Home sales Mecklenburg county continue to fall, now for a third consecutive month, when compared to sales of the same period a year ago. While this is the second time that this trend has occurred (January through March saw sales volume declines as well), this is the first time that the consecutive declines have been double-digit. In September, home sales volume fell 13% (a trend that some blamed on hurricane Florence, which had very minimal impact in the Charlotte area) and now in October, home sales are down 11.3% to 1,513 sales.
Commensurate with a decline in home sales, home prices continued to show gains as the median home price in Mecklenburg county rose 7.8% to $248,500 with the average selling price increasing 8.4% to $308,874. It’s easy to point to the increased home prices and think that possibly everything is okay and that the volume could not be sustained (and there’s some validity to that). However, when you dig back a decade ago to the last time we had a housing shift in Charlotte, year-over-year sales volume fell in 2007 -23.1%, 2008 -39.47%, rose in 2009 to 25.9% but fell again -34.76% in 2010. During that same period, year-over-year average home prices rose from 2006-2008, fell in 2009, rose slightly in 2010 and slumped again in 2011. Median home prices didn’t start falling until 2008. Prices were indeed falling during this time however the decline in price did not appear in area-wide statistics for more than a year later.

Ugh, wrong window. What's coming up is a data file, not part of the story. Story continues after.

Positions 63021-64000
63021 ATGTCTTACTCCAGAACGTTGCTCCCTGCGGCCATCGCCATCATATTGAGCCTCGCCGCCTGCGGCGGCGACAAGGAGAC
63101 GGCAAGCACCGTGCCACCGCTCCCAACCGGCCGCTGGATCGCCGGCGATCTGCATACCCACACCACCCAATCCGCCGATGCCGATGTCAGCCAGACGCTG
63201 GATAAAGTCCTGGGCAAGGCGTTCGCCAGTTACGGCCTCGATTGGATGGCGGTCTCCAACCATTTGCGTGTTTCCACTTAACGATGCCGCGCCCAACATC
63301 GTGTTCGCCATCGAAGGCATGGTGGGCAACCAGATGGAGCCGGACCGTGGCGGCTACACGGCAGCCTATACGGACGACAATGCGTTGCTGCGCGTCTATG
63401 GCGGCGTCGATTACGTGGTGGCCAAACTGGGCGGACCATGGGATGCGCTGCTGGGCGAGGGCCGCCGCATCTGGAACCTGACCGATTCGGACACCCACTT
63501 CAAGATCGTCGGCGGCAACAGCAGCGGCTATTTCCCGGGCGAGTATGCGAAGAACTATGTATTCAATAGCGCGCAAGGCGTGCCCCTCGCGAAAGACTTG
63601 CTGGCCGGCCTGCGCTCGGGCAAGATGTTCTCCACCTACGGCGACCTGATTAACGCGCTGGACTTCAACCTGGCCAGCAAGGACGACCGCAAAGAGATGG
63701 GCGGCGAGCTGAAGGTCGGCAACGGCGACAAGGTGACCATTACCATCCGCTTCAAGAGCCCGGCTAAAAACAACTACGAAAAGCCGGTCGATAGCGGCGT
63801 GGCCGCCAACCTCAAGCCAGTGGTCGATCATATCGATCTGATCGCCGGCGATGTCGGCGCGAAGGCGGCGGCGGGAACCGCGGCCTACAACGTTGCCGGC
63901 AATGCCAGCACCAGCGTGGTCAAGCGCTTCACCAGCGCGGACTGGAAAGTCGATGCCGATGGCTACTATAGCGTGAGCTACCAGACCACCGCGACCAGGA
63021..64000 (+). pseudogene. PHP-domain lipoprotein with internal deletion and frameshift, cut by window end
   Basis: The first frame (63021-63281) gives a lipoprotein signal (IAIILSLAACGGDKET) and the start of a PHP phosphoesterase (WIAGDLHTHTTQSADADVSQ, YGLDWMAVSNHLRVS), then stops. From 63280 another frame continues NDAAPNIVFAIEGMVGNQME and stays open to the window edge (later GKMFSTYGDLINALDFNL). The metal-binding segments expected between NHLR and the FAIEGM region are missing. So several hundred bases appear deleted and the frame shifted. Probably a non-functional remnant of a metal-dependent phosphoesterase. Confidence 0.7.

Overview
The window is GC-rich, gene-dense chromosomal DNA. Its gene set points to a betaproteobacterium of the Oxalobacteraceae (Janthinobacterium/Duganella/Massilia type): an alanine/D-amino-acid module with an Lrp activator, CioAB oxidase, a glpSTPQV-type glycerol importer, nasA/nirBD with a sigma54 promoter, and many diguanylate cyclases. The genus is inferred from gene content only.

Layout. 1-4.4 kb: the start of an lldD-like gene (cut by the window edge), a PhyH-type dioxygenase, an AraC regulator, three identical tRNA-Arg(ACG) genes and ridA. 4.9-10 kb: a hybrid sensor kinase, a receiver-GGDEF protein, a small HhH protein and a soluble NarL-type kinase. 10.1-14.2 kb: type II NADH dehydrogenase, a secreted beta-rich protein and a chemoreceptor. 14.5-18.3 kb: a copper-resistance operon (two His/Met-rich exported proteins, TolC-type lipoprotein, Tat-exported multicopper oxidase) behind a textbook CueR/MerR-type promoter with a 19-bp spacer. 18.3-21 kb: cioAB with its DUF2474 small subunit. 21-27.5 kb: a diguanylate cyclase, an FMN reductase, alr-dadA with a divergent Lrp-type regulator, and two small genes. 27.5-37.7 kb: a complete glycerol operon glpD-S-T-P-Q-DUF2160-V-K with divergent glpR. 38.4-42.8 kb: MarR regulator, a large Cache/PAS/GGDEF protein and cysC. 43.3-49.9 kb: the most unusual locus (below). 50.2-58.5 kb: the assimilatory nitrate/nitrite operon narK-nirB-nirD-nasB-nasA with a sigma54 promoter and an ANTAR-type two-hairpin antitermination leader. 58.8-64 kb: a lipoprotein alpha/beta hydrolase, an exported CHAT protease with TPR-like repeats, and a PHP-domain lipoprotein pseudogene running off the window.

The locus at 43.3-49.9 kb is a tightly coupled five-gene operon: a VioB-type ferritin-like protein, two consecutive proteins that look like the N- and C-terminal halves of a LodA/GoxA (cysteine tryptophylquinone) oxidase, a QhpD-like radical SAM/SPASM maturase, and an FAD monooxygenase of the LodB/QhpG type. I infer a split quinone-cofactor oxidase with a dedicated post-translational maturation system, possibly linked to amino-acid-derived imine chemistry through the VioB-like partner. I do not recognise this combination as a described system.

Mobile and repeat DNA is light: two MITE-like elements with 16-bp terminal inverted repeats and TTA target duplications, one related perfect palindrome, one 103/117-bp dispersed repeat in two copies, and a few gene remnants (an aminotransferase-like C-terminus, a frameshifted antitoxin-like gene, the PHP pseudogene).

Additionally, the impact of slower sales is resulting in (FINALLY) an increase in the month’s supply of housing inventory. Since 2012, the Charlotte housing market moved out of a historically balanced market (4-6 months supply of available homes) and has hovered at slightly more than 2 months supply since late 2017. Last month, housing inventories climbed 4.3% to 2.4 months, which is still absurdly low considering the population growth in Charlotte that’s occurring annually. Also, homes are staying on the market a little longer than a year ago, with the average time a home is on the market before receiving a contract is 36 days.
So what’s happening?
Well, a few things are contributing to the decline in home sales. First is the impact the iBuyers are having on the Charlotte market. iBuyers (investors that purchase homes for immediate resale like Opend*or and OfferP*d) acquired at least 77 homes last month in Mecklenburg county however they do not record their acquisitions in the MLS. If we use the figure of 77 units (and there are possibly more depending on how these groups operate), the percentage year over year decline drops to only -6.8%. With more iBuyers entering the market soon (Zillow among them), their sales will continue the decline trend until such time as they start adding their purchases into the MLS.
Also, rising mortgage interest rates are starting to factor into purchasing ability. In hindsight, mortgage interest rates were allowed to remain low for far too long, allowing home prices to escalate too quickly and now things are correcting. According to Freddie Mac, 30-year fixed rate mortgages hit a 7 year high last week at 4.94%. In practical terms, that would translate into a 5.15% mortgage for a consumer.
So yes, the Charlotte housing market is correcting from the run up in home prices over the last few years however the decline in home sales are being exaggerated by investors, who are not entering their purchases into the regional multiple listing system.